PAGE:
Recognized by the United States Olympic Committee and the Union Cycliste Internationale, USA Cycling is the official governing body for all disciplines of competitive cycling in the United States, including road, track, mountain bike, BMX and cyclo-cross.  As a membership-based organization and sanctioning body, USA Cycling consists of 64,000+ members, including 57,000 competitive cyclists, 1,500 coaches, 4,000 student-athletes, 2,200 officials, 350 professional cyclists, and 200 certified mechanics. USA Cycling also sanctions 2,500 competitive and non-competitive organized cycling events throughout the United States annually, as well as 1,800 clubs and teams. Associations of USA Cycling include the United States Cycling Federation (road, track & cyclo-cross), the National Off-Road Bicycle Association (mountain bike), the BMX Association, the National Collegiate Cycling Association and the United States Professional Racing Organization. USA Cycling is also responsible for the identification, development, support and promotion of American cyclists through various athletic initiatives and programs including the USA Cycling National Development Team, the USA Cycling Women’s National Team, the USA Cycling Junior Development Team, Talent Identification and Regional Development Camps, domestic and international race calendars, direct athlete funding and support programs, and educational camps and seminars. USA Cycling also fields and supports U.S. National Teams for various international events, including the Olympic Games, World Championships, Pan American Games, Continental Championship and World Cups across all levels and disciplines of competitive cycling. USA cycling further supports grass roots and locally-based initiatives through its 32 Local Associations and comprehensive network of licensed and certified coaches and officials. Additionally, USA Cycling conducts National Championship events for amateur and professional cyclists, awarding more than 600 national titles annually to men and women in junior, U23, masters, elite, professional and paralympic categories throughout the various disciplines of competitive cycling. To learn more about USA Cycling, visit For media-related or general inquiries, please contact USA Cycling Director of Communications, Andy Lee at 719-866-4867 or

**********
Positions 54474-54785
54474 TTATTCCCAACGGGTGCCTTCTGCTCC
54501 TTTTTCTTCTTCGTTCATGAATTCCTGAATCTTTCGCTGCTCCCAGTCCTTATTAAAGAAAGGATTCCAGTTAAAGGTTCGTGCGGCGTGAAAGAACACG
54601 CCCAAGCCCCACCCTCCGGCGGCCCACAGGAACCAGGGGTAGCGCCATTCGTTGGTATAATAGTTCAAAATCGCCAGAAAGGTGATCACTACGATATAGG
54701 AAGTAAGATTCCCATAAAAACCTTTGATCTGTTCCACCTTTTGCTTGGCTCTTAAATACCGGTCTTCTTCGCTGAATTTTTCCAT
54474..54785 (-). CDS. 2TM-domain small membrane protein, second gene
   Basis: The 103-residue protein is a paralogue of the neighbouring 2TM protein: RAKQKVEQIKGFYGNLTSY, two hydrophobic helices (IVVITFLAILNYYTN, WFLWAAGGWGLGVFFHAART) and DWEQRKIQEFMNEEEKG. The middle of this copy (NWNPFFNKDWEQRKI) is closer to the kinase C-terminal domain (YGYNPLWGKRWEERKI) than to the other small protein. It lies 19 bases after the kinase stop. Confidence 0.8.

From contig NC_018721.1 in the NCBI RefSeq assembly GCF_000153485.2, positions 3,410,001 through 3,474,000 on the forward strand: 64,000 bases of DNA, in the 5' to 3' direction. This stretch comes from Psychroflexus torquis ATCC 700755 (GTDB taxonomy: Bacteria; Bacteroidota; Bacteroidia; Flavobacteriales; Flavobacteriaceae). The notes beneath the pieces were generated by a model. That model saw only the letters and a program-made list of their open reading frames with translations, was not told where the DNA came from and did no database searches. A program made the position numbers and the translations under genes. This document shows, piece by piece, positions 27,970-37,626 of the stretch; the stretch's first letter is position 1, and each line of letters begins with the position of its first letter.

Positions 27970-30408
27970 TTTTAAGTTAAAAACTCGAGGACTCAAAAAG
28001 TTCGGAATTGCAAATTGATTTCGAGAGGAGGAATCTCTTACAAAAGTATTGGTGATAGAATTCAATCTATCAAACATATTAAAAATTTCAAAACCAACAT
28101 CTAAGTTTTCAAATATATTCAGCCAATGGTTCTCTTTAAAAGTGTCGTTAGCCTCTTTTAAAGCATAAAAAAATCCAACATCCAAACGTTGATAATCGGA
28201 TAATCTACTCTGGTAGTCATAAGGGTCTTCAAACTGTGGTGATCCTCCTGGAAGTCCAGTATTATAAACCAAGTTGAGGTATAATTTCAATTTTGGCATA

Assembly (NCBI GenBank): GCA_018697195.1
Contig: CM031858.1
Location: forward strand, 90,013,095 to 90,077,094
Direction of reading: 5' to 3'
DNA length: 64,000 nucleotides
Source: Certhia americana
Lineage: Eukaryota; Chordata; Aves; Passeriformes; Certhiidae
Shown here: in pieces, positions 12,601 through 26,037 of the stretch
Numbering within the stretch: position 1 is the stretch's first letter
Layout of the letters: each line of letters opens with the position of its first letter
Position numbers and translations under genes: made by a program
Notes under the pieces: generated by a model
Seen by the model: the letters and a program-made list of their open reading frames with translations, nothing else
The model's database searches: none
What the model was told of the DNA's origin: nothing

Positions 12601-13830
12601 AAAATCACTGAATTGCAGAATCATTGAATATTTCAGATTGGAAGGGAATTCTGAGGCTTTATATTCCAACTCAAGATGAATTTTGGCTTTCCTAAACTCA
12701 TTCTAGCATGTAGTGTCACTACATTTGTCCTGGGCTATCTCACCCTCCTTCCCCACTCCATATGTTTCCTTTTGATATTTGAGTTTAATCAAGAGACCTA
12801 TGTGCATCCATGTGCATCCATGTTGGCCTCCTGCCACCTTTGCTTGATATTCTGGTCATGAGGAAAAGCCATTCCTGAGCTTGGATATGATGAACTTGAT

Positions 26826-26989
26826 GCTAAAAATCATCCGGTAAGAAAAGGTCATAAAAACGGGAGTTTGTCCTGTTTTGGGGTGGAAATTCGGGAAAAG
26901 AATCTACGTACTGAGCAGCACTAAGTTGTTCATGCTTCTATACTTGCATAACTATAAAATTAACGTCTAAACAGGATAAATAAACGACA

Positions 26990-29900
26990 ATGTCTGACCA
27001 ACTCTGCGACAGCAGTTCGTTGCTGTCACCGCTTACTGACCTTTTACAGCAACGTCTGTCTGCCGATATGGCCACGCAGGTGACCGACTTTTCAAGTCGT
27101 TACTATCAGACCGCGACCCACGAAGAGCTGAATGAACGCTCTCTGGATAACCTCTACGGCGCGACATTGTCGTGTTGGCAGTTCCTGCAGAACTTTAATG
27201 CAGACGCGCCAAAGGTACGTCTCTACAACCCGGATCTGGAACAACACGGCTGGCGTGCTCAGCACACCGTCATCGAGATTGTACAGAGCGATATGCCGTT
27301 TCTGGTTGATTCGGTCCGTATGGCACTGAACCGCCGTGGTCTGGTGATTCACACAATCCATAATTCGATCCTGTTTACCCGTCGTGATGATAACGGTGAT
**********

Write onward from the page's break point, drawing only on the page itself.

This Article Published August 22, 2008 For more information contact: